Tuesday, January 12, 2016

The latest industrial production statistics indicate continued growth in production. Compared with a year earlier, production in November 2015 was a little under 1% higher. This is, however, in spite of a large fall of 1.3% in manufacturing - the largest component of industrial production. This fall was compensated for by a substantial increase in other sectors, notably including oil and gas extraction.

I have regularly used these statistics to provide forecasts using a simple neural network programme. The latest forecasts, with the red line looking ahead 24 months, appear below. They continue to evidence some fragility in the production sector, with a dip in overall output over the coming period looking increasingly likely.

Wednesday, December 16, 2015

The labour market statistics released today present a very rosy picture of the continuing recovery. Unemployment is down sharply, by 110000, to 5.2%. The gains in employment have been spread across various groups - with marked increase in the numbers of full-time employees (up 80000), part-time employees (up 66000) and full-time self-employed workers (up 75000). The largest gains have been in construction (up 77000 over the three months to September), but there have also been large gains in professional, scientific and technical services, and in administrative services.

After a subdued period earlier in the year, vacancies are now once again on the rise. This provides further evidence of a reinvigorated labour market.

On pay, the story remains subdued, however - indeed, increasingly so. Total pay in October averaged just 1.9% higher than a year earlier, this figure being down from 2.1% in September. In construction, however, reflecting the recent rapid expansion of the sector, pay has continued to steam ahead - at a remarkable 6.6%.

The overall picture, then, indicates health development. The main question mark surrounds how pay can be nudged up so that workers feel the benefit of recovery. The hike in the minimum wage will, at least in a mechanical way, help, but the real issue remains one of improving productivity.

Thursday, December 03, 2015

Recent debate surrounding the UK's participation in the Syrian conflict has brought to the surface some interesting views about the motives of politicians making key decisions. Some argue that politicians have a vested interest in fostering conflict and hence boosting the defence related industries. 'Follow the money' has become a favourite phrase of the cynics.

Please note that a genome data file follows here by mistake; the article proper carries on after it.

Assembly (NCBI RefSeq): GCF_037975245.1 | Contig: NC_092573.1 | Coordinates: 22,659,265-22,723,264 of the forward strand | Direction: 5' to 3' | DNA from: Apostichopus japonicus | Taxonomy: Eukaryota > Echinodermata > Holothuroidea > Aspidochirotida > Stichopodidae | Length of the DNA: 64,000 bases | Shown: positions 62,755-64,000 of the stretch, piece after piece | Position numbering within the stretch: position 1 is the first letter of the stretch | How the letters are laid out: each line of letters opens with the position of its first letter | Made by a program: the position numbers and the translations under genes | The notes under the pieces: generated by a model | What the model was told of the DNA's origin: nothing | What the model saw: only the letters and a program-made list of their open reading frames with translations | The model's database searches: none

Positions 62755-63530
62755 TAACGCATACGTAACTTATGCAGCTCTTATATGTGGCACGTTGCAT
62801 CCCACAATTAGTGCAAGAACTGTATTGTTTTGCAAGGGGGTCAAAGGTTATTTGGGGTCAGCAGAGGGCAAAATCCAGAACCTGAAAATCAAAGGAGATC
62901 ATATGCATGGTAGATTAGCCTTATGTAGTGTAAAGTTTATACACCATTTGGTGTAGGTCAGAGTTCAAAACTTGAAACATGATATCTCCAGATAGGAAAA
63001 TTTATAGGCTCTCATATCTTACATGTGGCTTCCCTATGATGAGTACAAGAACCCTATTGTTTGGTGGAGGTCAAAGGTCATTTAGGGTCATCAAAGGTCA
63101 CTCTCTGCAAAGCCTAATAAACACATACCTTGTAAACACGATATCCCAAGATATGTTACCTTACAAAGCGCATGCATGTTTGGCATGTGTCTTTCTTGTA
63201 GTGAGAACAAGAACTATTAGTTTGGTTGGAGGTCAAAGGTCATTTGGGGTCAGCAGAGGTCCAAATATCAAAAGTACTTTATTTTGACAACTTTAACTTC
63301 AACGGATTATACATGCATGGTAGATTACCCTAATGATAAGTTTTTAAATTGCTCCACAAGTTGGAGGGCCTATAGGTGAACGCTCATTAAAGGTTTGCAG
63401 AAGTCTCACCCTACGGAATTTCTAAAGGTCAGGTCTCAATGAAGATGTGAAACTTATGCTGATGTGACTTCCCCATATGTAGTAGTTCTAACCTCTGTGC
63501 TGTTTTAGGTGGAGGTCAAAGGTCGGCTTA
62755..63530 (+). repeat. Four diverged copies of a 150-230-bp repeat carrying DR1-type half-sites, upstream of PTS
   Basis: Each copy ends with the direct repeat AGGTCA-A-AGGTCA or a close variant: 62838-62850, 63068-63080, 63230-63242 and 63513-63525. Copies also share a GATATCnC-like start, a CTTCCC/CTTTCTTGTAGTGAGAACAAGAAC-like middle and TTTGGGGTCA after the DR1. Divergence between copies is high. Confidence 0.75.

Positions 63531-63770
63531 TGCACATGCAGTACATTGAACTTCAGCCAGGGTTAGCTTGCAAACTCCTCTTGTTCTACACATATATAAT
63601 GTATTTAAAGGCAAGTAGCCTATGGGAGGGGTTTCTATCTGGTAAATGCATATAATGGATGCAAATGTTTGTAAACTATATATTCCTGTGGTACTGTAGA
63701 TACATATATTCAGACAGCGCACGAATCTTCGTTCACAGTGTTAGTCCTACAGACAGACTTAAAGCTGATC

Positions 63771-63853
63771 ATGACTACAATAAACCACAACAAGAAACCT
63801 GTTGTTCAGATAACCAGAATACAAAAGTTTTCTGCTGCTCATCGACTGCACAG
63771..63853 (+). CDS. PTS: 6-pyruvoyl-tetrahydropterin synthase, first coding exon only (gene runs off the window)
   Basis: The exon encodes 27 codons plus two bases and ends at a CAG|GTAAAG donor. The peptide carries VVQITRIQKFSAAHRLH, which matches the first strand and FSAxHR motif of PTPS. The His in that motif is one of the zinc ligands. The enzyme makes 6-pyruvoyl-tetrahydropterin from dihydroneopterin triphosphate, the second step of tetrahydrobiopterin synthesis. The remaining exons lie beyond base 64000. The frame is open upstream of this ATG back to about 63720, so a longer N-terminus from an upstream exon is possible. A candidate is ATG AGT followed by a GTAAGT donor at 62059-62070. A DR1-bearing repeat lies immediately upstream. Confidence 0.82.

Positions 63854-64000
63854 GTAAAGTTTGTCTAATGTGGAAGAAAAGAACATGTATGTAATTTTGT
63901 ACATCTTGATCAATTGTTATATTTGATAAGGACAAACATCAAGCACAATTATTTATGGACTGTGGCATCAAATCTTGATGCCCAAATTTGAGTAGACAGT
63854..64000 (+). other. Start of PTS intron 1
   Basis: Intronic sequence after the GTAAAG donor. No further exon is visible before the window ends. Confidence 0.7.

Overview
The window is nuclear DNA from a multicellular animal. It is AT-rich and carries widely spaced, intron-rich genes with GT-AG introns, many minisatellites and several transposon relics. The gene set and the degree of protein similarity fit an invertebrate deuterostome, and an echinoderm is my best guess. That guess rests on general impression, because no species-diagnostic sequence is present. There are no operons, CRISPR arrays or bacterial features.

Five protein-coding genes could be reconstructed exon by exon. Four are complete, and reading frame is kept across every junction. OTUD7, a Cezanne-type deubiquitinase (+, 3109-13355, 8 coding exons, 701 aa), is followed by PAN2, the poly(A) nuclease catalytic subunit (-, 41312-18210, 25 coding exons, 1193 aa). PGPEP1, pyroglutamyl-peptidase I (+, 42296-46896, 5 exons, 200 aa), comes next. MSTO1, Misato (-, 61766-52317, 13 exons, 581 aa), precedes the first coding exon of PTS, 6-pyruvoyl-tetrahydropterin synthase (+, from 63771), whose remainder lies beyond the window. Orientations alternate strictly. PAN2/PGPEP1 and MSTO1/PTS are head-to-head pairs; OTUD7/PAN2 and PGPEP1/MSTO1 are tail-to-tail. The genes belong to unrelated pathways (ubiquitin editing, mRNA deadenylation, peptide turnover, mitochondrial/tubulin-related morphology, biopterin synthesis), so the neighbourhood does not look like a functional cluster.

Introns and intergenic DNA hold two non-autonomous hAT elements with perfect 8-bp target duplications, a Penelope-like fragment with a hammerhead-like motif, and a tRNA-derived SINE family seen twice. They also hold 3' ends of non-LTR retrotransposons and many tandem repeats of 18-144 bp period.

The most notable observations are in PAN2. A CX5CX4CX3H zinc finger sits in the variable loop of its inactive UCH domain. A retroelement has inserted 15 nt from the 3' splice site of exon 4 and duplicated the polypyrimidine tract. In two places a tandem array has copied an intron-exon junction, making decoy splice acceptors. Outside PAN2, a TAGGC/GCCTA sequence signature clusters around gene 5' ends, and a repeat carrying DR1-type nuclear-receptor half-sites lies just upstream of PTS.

Serious literature of relevance to this has produced ambiguous findings, but most reliable estimates range from a negative through a negligible effect of military spending on economic growth. So the view that, as a general rule, a politician might vote for war if standing to benefit from ownership of defence related companies ignores the fact that the same politician would be better off owning a broad portfolio and voting against conflict.

There has doubtless been much wrong about the way in which the West has dealt with the situation in the Middle East. For sure, the web of alliances that has been woven is tangled indeed. But some of the wilder and more cynical views currently doing the rounds belong in the world of conspiracy theories - and as such are much less convincing than cock-up as explanations of what we observe.

Thursday, November 26, 2015

The Chancellor of the Exchequer has been widely lauded for pulling rabbits out of a hat in his Autumn Statement. For sure, the familiar conjuring trick requires admirable sleight of hand, and the Statement has evidence aplenty of that.

The headlines in today's newspapers suggest that austerity has ended. The figures do not quite align with that view, but the extent of cutbacks at least appears to have moderated somewhat. The Chancellor's largesse, or what some have termed 'less awfulness', has been enabled by four things.

First, he has been helped by a forecast boost to the public finances. The £27 billion windfall is spread over a 5 year period and therefore represents a relatively small proportion of the gap that the Chancellor wishes to close. In any event, economic developments over the coming period may make the saving somewhat softer than it at first appears.